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“You can study after marriage. You have to make kids first. Start a family. You are twenty right now and how can you walk like this?”
While cutting my twentieth birthday cake, I saw Ayer aunty hurrying towards me to present me with an envelope.
Is it any kind of letter or gift voucher? I wondered.
She was the kind of a lady who is used to intrude and poke her nose in every matter, as I remember coincidentally meeting her at the airport while waiting for the flight to Paris.
“Dear, your bra strap is seen,” she had shouted from behind me, drawing the attention of all the travellers in the queue.
“Aunty, your sandal strap is also seen, and I didn’t make it a big fuss!” I had replied.
I was anxious to know what she had brought for me as a payback for my reaction. She privately called me to my room after clicking a happy picture with my colleagues.
Immediately after receiving it, I ran my finger on it to figure out what’s inside. It seemed like some hard greeting cards or some papers. She herself opened the letter with excitement.
“Look! This is Bombay’s biggest businessman’s one and only son.”
“And this is Prem. He is studying in London.”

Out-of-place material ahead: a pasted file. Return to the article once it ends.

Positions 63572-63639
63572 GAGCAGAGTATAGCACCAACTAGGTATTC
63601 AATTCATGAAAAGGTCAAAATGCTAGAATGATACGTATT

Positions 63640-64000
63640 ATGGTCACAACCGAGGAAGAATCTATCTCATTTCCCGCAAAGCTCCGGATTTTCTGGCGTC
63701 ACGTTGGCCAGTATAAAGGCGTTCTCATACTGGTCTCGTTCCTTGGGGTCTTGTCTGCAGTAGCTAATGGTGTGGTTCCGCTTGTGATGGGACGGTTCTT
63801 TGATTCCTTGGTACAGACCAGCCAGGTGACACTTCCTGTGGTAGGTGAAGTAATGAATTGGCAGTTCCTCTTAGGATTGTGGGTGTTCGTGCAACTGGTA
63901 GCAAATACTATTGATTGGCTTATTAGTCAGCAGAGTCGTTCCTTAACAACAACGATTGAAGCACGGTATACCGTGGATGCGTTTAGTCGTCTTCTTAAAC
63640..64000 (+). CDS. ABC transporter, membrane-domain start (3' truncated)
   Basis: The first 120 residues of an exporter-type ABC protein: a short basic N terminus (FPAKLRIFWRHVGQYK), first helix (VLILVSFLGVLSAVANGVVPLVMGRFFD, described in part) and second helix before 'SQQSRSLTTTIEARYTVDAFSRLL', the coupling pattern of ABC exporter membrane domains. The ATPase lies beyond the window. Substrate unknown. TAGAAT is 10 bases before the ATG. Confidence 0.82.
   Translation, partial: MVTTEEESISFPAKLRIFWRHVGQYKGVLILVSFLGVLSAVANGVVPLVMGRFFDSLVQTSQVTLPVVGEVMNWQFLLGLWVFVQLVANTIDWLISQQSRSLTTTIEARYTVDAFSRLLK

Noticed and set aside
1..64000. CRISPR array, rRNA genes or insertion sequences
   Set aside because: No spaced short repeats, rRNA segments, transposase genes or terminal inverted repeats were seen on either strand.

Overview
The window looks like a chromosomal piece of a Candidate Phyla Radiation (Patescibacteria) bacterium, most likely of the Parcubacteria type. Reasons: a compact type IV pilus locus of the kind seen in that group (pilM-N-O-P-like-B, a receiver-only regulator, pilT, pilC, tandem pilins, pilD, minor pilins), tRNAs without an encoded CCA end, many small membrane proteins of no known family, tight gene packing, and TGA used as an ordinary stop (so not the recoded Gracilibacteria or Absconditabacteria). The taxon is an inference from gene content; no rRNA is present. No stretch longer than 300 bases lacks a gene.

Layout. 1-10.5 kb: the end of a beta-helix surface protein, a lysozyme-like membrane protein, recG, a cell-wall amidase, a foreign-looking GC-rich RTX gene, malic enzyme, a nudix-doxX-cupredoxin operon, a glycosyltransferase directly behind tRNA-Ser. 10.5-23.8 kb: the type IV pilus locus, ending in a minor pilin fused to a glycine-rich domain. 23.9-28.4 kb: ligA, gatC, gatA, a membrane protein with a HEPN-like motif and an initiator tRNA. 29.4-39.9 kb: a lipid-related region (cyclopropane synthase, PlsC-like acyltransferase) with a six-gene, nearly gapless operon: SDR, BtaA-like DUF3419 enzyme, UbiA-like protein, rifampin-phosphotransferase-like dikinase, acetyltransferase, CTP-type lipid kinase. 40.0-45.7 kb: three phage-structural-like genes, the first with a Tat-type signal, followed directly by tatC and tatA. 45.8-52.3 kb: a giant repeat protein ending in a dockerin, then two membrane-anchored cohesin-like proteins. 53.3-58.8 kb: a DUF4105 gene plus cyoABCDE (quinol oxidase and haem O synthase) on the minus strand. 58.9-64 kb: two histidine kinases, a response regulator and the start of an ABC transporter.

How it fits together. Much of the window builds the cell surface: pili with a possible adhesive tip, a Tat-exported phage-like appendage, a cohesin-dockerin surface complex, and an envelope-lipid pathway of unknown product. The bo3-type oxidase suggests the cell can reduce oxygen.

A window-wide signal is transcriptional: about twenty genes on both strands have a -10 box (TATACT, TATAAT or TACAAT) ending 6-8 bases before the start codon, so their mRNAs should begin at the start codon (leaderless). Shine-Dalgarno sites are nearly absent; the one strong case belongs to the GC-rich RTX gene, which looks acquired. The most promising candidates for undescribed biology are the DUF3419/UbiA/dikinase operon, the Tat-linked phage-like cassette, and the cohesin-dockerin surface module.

Scattering the photographs of those guys posing like models wearing their Ray Bans and Adidas shoes, she described.
“Umm… I am not thinking about marriage right now.”
Lowering my voice I rejected her suggestion as I wanted to continue studying and be independent first.
“No! No! Sit here. I will tell you about the consequences,” staring into the depth of my eyes she said.
“You can study after marriage. You have to make kids first.”
“Start a family.”
“You are twenty right now and how can you walk like this?”
I don’t notice what she said further because at that point my mind filled was a single question, “Will my eggs become omelette If I don’t get married early?”
I exhaled to myself after leaving the room because this has become a normal phase of every woman’s life. Where the only thing that mattered to them was today and tomorrow; not the rest of aunts, and the thirty-year-old guys biting on the biscuits and waiting for the twenty-plus-year-old brides to show up with tea.
Image source: a still from the film Chopsticks
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